Helping Hands on the Healing Journey

Guest blogger Keri Register describes the experience of becoming a Volunteer Advocate and her first steps into crisis intervention at STSM.

For the past month, I have been working as an intern at Sexual Trauma Services of the Midlands. As both an office intern and a crisis intervention advocate, I have been able to experience both ends of the spectrum in regards to sexual violence. I have gained an insider’s perspective of much that goes on in a rape crisis agency, from behind-the-scenes paperwork and statistical evaluations to standing alongside survivors as they recount their stories to law enforcement and medical personnel. 

My first week was spent in an intensive training program to become a crisis intervention advocate. During the training, I learned that an advocate’s primary task is to answer hotline calls and to stay alongside a survivor who reports to the hospital after an assault. During the training, my group of potential advocates met with a representative from the Richland County Sheriff’s Department, a solicitor from the Fifth Judicial Circuit Solicitor’s Office (serving Richland and Kershaw Counties), specially trained Forensic Nurse Examiners, and a staff member from the State Office of Victim’s Assistance, as well as members of the wonderful staff at STSM. Each and every one filled in another piece of the puzzle as to what being an advocate actually means.

One key part of being an advocate is accompanying survivors of sexual assault to local emergency rooms, supporting the survivor throughout this difficult experience. The process begins when the survivor comes to the hospital emergency room within 120 hours of an assault to get a rape kit and evidence collected. The hospital calls STSM, and the advocate arrives at the hospital to meet the survivor. The advocate then stays by the survivor’s side during the whole hospital visit, which can take anywhere from three to eight hours, and explains the emotional, medical, and legal aspects of their trauma. Finally, after the physical exam and police reports (if the survivor chooses to involve law enforcement), an advocate will help the survivor develop a safety plan and consider the steps that s/he can take in the weeks that follow to aid in his/her recovery.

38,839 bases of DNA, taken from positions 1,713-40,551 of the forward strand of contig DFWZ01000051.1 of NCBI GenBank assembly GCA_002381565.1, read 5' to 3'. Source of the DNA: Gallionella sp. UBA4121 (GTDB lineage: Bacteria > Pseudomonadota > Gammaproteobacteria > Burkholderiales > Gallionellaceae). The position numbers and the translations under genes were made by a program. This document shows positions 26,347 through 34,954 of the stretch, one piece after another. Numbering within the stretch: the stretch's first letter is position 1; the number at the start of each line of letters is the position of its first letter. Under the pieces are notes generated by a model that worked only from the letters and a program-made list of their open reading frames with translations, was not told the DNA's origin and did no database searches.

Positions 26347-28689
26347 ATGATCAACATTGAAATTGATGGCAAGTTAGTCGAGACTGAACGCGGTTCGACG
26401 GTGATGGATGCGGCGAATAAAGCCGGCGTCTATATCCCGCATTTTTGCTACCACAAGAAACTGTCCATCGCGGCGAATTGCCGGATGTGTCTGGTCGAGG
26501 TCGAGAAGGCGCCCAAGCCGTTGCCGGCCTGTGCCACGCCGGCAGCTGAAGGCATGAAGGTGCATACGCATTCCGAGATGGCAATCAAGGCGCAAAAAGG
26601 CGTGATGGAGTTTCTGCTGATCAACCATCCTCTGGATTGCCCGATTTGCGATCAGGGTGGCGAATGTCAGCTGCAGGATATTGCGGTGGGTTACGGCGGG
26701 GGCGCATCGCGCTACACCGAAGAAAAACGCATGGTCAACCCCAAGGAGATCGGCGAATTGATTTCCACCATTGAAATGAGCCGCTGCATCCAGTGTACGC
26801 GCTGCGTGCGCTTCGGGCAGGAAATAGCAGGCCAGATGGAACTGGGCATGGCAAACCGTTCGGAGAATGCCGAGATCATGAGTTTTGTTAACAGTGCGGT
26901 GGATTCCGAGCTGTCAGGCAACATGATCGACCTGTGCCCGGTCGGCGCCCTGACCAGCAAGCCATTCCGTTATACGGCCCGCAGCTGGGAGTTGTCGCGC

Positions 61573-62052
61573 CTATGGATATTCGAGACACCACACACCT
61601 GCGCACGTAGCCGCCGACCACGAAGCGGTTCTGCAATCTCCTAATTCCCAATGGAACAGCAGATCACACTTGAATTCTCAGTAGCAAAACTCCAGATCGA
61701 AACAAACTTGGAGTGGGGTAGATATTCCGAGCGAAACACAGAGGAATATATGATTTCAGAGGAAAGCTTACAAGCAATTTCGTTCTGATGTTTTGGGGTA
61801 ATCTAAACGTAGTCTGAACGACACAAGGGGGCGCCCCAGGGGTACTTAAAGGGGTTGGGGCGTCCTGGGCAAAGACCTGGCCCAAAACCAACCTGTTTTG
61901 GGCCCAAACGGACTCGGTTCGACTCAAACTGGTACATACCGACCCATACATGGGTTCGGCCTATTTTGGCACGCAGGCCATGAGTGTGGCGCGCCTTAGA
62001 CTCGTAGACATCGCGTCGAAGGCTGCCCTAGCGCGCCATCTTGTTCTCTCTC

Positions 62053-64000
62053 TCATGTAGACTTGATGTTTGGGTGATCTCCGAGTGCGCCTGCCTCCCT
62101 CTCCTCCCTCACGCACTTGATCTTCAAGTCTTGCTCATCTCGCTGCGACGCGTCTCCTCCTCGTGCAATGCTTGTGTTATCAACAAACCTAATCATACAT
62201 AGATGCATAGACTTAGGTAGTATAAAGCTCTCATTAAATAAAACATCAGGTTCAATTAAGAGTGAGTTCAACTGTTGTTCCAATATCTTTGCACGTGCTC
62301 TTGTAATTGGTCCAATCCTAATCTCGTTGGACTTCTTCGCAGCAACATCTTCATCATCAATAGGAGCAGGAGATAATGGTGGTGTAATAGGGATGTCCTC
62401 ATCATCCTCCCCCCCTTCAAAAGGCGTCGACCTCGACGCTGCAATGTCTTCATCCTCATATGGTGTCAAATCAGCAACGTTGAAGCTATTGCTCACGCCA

My first advocate experience occurred soon after training concluded. Though I had been through all 25 hours of that training, my heart still pounded and adrenaline came in waves when the call came in. I rushed to the hospital, and I really had no idea what to expect when I got there, because I had learned that there is no right or wrong way to feel after a sexual assault and that every survivor reacts differently. I soon found that the survivor I worked with was kind and grateful. Her attitude was that of someone who was fighting to take back control of her life, and I was glad that I was there to help her take the first steps in that direction.

I knew I was there to tell her what resources were available to her and that what happened was not her fault, but words didn’t really seem to fill the silence when she had finished telling her story. I realized that in the coming days, most of what I had said would slip her mind, but the important thing was that she knew there were people who were there to wholeheartedly support her. So we made jokes about hospital food and talked about our dream vacations, and when it was time to be serious, we discussed what her next steps were and what resources would be useful in her recovery journey. When she was finally discharged from the hospital, I walked her to her car, and we said goodbye and that was the last time we will see each other.

Such was the beginning of my work as a representative of STSM. I have been taken out of my comfort zone more than ever before, but I am thoroughly grateful to be a part of such an agency and to be able to truly help survivors of sexual assault.

Capt. Lancy Weeks of the Richland County Sheriff's Department presents at the STSM Volunteer Advocate Training in June 2013.

Keri Register is a student at Davidson College in North Carolina, considering a major in Biology or Neuroscience with a pre-med concentration. Next year, she plans on organizing sexual trauma awareness events on campus and hopes to spend next summer in Europe working with women's shelters and raising awareness about sexual violence.